When version 1.0 of Firefox was released in November 2004, it caused a sensation as a seemingly more secure and more feature-rich option to Microsoft’s ubiquitous Internet Explorer (IE), which for years had held a market share north of 90% and which Microsoft had barely bothered to improve.
Since Firefox 1.0 was released it has achieved what no other browser had accomplished in years: attained a significant market share at IE’s expense. Firefox now holds a market share of between 7% and 9%, according to various market research estimates.
But as Firefox nears its first birthday its maker, The Mozilla Foundation, faces significant challenges, analysts say. These include quickly discovering and fixing security vulnerabilities, competing against a forthcoming IE upgrade and broadening Firefox’s user base beyond its core of technically savvy users.
The stream of Firefox security vulnerabilities uncovered in recent months is par for the course for a young software product. But it may disappoint users who switched to Firefox expecting it would be immune to security holes.
While the myth of Firefox as a totally secure browser evaporates, Microsoft is now upgrading IE to try and close the features gap that has attracted users to Firefox. IE 7 is now in beta phase. Mozilla must keep Firefox one step ahead of IE in terms of features and innovation, a bigger challenge now that Microsoft is, for the first time in years, paying attention to its browser’s development.
Finally, although Firefox has anywhere between 40 ,and 50 million active users, according to Mozilla, it needs to appeal to more mainstream individual users, as well as to corporate IT departments, in order to give its usage growth a boost, analysts say.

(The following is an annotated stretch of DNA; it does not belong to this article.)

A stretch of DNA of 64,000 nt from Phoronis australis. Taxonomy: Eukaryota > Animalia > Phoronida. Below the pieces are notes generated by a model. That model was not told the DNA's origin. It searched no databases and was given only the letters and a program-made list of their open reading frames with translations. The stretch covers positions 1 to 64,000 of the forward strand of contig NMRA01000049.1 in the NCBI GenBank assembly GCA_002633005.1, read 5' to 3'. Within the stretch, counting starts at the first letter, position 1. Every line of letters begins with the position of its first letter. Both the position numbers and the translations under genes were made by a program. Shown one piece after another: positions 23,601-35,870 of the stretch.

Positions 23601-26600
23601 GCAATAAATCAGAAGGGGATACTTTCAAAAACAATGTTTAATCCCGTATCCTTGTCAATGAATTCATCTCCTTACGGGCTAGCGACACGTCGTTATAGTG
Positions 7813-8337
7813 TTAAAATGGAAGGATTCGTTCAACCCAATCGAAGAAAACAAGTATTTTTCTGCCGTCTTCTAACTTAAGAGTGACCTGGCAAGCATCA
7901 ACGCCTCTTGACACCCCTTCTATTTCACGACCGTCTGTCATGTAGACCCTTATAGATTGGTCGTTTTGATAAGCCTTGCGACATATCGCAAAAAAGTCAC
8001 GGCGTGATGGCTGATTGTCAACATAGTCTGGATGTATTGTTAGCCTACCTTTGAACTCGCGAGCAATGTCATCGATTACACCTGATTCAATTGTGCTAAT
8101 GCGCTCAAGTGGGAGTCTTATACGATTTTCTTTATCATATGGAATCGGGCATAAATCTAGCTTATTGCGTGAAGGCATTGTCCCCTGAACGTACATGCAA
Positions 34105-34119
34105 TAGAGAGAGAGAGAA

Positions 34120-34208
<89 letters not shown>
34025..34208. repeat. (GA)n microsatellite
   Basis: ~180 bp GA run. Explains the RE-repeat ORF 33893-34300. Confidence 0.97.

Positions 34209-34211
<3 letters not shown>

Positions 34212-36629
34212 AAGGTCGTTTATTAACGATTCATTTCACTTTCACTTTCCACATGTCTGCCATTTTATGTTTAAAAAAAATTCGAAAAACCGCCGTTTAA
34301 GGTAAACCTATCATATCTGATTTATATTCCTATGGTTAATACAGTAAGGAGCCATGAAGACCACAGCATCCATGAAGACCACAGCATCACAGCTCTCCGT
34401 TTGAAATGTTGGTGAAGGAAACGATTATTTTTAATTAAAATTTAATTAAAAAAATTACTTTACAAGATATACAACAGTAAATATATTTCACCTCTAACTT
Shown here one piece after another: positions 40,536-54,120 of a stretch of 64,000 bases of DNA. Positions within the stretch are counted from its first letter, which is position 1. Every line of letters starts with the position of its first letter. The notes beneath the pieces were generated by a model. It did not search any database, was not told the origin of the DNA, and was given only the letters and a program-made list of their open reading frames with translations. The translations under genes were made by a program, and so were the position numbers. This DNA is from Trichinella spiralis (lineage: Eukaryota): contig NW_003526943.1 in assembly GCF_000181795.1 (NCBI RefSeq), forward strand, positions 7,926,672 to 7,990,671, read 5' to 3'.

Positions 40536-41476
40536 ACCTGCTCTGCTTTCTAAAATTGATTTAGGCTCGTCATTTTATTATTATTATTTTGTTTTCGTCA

Mozilla isn’t keeping still. The first major Firefox upgrade, code-named Deer Park and also known as version 1.5, is now in beta testing and is slated for general availability by November or December of this year.
The new and improved features in Firefox 1.5 are adequate and convenient but not earth-shattering and the coming months will be critical for Firefox to hold on to its user base and remain a viable alternative to IE, analysts say.
“Firefox 1.5 features improvements that are necessary and valuable but not necessarily compelling. It will not re-energise usage growth, which is going through the natural slowing down that happens with maturity,” says Ray Valdes, a Gartner analyst.
Firefox 1.5 features enhancements in usability, performance, extensibility, security and privacy, including faster web navigation — due to advanced capabilities for caching and pre-rendering content — says Chris Beard, head of products and marketing at Mozilla.
The product’s tabbed browsing feature has also been improved by making it possible for users to re-arrange pages by dragging and dropping them, Beard says.
In terms of security and privacy the biggest improvement is an automated update feature to make it easy for users to keep their browser current with the latest improvements and patches available for it, Beard says. For example, with the current version users have to download the entire browser again to get updates, but with Firefox 1.5 users will be able to simply download the patches, making the process faster, he says.
The updates will be downloaded in the background in bits and pieces, so as to not interfere with the browsing experience. Users will be prompted to install them once the patch has been completely downloaded, he says. Moreover, the automated update feature will also take into account the add-ins a user has installed on a browser, to ensure compatibility between the updates to the browser and the extensions, he says.
“We’re delivering a software update capability that is holistic, that takes into account how people use Firefox,” Beard says. “This feature is one of the most significant enhancements. It has been a pain point for Firefox users and we believe we’ve delivered a solution that will let people stay current.”